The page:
Twenty students from the Department of International Relations and European Studies traveled to Montenegro for a three-day study visit to learn more about the socio-political situation, as well as cultural and historical heritage, in our neighboring country, including specifically regional cooperation, EU integrations, and NATO membership in the context of its foreign policy.
Students visited the Regional School of Public Administration (ReSPA), the Ministry of Foreign Affairs of Montenegro, the Parliament of Montenegro, and the Atlantic Council of Montenegro, as well as King Nikola’s Museum in Cetinje, the royal capital of Montenegro, and the medieval town of Kotor on the Adriatic Sea.
At ReSPA, students discussed the role of public administration reform in all six Western Balkans states, as well as their EU integration processes, as mutually reinforcing processes that support each other in providing quality services to citizens, – essentially the purpose of both public administration reform and EU integrations processes.
Furthermore, students met with senior civil servants at the Ministry of Foreign Affairs to discuss current international events and issues around the world, including the war in Ukraine, the Open Balkans, and the migration crisis. Notably, they concluded that, despite their small size, Bosnia and Herzegovina and Montenegro can and should pursue proactive foreign policies.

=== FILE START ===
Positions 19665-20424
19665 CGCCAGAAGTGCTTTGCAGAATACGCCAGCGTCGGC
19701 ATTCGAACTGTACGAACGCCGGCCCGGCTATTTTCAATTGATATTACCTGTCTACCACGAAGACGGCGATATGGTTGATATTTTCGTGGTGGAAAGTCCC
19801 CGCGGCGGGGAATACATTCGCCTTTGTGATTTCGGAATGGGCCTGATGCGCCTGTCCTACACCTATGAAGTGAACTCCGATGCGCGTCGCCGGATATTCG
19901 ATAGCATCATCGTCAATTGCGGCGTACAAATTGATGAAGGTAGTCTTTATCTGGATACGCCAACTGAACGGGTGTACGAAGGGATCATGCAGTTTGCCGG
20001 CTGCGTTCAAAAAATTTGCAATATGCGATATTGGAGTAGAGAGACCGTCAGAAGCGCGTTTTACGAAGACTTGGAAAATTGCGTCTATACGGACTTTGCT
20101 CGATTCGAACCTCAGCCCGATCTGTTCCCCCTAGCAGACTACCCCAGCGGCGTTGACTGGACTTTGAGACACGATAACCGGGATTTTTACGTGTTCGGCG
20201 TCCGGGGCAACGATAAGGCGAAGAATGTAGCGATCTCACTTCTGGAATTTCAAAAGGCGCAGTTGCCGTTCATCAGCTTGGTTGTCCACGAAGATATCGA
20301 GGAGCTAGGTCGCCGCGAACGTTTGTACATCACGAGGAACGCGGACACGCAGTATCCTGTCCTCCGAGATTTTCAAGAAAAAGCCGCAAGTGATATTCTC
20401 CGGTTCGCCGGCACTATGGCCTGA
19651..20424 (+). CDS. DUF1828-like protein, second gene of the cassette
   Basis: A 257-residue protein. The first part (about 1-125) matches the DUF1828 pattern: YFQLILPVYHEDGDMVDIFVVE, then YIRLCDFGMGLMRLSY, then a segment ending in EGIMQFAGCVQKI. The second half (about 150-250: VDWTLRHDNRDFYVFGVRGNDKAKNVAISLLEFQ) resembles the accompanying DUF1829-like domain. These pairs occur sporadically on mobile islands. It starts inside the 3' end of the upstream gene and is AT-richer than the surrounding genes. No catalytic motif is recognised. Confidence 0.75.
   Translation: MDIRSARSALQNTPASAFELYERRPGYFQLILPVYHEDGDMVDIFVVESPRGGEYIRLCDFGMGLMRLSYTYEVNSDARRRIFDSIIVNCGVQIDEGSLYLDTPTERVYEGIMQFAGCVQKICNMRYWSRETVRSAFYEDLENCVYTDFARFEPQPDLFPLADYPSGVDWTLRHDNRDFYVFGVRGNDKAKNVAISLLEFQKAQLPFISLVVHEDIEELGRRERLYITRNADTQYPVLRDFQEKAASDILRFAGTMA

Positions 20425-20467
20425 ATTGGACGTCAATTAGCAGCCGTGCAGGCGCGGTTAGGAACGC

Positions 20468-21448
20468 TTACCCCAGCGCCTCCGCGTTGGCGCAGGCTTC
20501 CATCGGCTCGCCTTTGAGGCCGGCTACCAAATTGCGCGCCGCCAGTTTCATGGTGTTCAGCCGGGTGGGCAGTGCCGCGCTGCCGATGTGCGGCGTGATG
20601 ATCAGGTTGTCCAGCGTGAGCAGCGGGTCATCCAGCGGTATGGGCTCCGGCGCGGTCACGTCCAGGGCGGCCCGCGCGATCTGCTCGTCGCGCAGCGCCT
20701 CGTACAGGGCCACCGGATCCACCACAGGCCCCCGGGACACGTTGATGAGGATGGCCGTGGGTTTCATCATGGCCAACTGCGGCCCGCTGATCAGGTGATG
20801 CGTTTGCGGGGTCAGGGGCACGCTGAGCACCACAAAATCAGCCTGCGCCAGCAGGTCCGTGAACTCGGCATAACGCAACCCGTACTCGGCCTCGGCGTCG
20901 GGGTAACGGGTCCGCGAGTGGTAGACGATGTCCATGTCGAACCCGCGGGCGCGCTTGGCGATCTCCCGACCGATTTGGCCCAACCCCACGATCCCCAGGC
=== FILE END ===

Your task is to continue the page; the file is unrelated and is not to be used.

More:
Students also spoke with the general secretary of the Parliament of Montenegro and the management of the services for parliamentary committees on international affairs and EU integrations about the role of the Parliament in promoting EU integrations and EU values in Montenegrin society but also the role of parliamentary oversight over foreign policy in Montenegro.
Researchers at the Atlantic Council of Montenegro, the preeminent non-governmental organization in the region dealing with security-related issues, discussed the threat of disinformation to democratic societies and the unique nature of the fight against disinformation required in this region, due to linguistic similarities between Bosnia and Herzegovina, Croatia, Montenegro, and Serbia.
Afterward, students visited King Nikola’s Museum at Cetinje, the royal capital of Montenegro, which is the uniquely preserved residence of the first and last king of Montenegro to learn about the regal history of Montenegro, followed by a visit to Kotor, which hosts over half of Montenegro’s cultural heritage.